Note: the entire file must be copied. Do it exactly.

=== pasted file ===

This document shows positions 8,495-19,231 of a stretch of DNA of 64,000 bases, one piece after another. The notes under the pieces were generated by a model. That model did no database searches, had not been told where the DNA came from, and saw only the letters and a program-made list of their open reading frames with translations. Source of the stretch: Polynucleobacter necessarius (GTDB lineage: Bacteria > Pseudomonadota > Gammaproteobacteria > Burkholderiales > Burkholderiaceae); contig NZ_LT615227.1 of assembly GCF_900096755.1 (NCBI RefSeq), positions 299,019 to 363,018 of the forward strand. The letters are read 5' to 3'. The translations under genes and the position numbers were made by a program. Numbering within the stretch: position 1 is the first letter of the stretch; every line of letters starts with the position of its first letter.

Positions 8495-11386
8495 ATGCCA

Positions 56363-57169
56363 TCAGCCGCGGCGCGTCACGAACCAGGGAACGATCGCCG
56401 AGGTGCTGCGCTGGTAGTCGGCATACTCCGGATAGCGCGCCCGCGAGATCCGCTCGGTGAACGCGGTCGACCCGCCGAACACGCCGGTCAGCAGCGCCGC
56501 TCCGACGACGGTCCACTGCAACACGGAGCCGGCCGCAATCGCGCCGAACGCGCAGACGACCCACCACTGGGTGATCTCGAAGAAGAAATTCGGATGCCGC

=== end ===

This document shows positions 8,495-19,231 of a stretch of DNA of 64,000 bases, one piece after another. The notes under the pieces were generated by a model. That model did no database searches, had not been told where the DNA came from, and saw only the letters and a program-made list of their open reading frames with translations. Source of the stretch: Polynucleobacter necessarius (GTDB lineage: Bacteria > Pseudomonadota > Gammaproteobacteria > Burkholderiales > Burkholderiaceae); contig NZ_LT615227.1 of assembly GCF_900096755.1 (NCBI RefSeq), positions 299,019 to 363,018 of the forward strand. The letters are read 5' to 3'. The translations under genes and the position numbers were made by a program. Numbering within the stretch: position 1 is the first letter of the stretch; every line of letters starts with the position of its first letter.

Positions 8495-11386
8495 ATGCCA

Positions 56363-57169
56363 TCAGCCGCGGCGCGTCACGAACCAGGGAACGATCGCCG
56401 AGGTGCTGCGCTGGTAGTCGGCATACTCCGGATAGCGCGCCCGCGAGATCCGCTCGGTGAACGCGGTCGACCCGCCGAACACGCCGGTCAGCAGCGCCGC
56501 TCCGACGACGGTCCACTGCAACACGGAGCCGGCCGCAATCGCGCCGAACGCGCAGACGACCCACCACTGGGTGATCTCGAAGAAGAAATTCGGATGCCGC